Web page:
March Term, 1866
Robert Furman, for the appellants.
John Sanders, for the respondents.
The surrogate decided that the testatrix was partially insane during the spring and summer of 1856, but that the will was executed in a lucid interval. The Supreme Court did not assent to the conclusion of the surrogate that the testatrix was partially insane prior to the making of the will, but they concurred with him in the opinion that she was of sound and disposing mind when the will was executed. I think the conclusions of the latter court are correct. In stating the reasons for this opinion, it is unnecessary to review minutely the mass of testimony before us: it is enough to advert to the prominent features of the case.
The testatrix was about sixty-five years of age when she made the will. Her husband died on the 17th April preceding. A few days after his death she removed from the house where they had lived together, and went to reside in the family of James Van Kuren, the husband of Ann Eliza Van Kuren, one of the residuary legatees. In June following she gave Van Kuren a power of attorney to transact her business, and he managed her affairs from that time till her death. She also appointed him one of the executors of her will. The will was executed at his house, in the presence of Van Kuren and his wife. In March, 1857, by an inquisition in the Supreme Court, the testratrix was declared a lunatic from the last of October, 1856. The fact of insanity at the time found by the inquisition appears to be unquestioned, and it narrows the investigation upon this branch of the case to an inquiry whether the unsoundness of mind, which was so unmistakably exhibited in October, did not exist as early as the preceding July.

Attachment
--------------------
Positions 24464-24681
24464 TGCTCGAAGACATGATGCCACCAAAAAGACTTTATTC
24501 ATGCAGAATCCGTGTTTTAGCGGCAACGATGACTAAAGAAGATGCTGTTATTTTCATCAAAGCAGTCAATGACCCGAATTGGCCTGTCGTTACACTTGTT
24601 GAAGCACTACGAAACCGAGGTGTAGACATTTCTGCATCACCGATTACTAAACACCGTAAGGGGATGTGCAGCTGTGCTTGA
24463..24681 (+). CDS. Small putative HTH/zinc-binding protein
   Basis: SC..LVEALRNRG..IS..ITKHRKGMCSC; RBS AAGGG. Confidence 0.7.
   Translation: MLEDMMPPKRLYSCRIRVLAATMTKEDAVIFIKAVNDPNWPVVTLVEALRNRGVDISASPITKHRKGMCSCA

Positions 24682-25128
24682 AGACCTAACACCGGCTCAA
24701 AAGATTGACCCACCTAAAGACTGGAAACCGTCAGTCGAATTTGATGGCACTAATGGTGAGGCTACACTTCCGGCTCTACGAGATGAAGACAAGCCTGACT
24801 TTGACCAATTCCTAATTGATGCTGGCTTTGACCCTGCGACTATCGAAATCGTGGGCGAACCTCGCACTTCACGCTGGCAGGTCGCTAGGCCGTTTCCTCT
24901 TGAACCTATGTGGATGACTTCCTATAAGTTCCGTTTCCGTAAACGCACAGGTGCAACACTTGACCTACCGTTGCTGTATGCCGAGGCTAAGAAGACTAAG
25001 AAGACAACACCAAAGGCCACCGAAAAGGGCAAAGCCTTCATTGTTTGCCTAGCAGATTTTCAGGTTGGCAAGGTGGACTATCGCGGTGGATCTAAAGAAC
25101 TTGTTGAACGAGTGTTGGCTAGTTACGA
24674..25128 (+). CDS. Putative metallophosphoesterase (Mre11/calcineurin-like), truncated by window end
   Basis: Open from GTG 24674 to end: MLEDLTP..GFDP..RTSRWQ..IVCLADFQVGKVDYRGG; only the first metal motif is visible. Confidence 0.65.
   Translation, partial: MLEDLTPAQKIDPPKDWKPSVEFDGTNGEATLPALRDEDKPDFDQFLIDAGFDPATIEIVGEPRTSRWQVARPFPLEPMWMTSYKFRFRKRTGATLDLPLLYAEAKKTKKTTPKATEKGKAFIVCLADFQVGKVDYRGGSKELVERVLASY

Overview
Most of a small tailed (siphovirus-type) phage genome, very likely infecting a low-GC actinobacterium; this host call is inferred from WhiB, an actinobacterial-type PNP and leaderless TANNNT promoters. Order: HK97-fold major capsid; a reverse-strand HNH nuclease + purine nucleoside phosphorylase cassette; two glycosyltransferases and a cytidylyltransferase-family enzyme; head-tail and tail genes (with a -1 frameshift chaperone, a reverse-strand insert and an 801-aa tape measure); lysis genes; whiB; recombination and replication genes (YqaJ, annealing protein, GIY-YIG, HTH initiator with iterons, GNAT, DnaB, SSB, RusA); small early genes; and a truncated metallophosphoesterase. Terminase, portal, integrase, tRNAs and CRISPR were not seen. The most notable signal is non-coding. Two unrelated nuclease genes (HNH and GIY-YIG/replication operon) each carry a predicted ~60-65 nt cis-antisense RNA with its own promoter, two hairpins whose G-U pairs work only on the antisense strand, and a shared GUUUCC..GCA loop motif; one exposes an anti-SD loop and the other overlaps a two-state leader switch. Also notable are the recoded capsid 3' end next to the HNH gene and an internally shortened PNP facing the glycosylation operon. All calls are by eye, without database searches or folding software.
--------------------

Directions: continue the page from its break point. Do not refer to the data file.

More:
It is apparent from the testimony that the testatrix was a person of but a moderate share of intellect; she had but little education, but could read and write some; she was ignorant, and believed in the existence of witches, and what she termed "spooks;" she was of a very excitable temperament, and was occasionally subject to furious outbreaks of anger.
The greater part of the testimony was directed to the condition of her mind during the last illness of her husband, and immediately following his death. A large number of witnesses, called by the contestants, testified that they saw her once or oftener during that period, and thought her insane. Of those witnesses, only one, Alonzo J. Chadsey, was a physician, or had any special acquaintance with mental diseases. Some of the non-professional witnesses stated the facts and circumstances on which they based their opinions that the testatrix was insane. Others gave their opinions barely, or, if they stated facts, they did it in general terms only; as, for instance, that "she acted strange;" "she looked wild;" "she wandered in her talk." Of the facts specially detailed by the non-professional witnesses, some of the most marked are the following:
The testatrix, when spoken to, about the time of her husband's death, sometimes burst into tears; occasionally, immediately after crying, she laughed; sometimes, when addressed, she made no reply, and sat by herself, evidently disinclined to talk; at other times she talked disconnectedly, or repeated the same remark or inquiry several times in one interview; at times she was forgetful, inquiring after persons whom she had formerly known well, but who had been dead many years; she said that she was tormented by witches and spooks; that they kept her awake nights; and she became enraged when told there were no witches; on one occasion she directed one of the witnesses to buy two pounds of pork, and gave him two cents to buy it with, when the price was eight cents a pound; once she used her fingers instead of a knife and fork in conveying food to her mouth at table; and frequently, when she was excited, her eyes appeared wild and glaring. Many other circumstances were detailed, of less importance.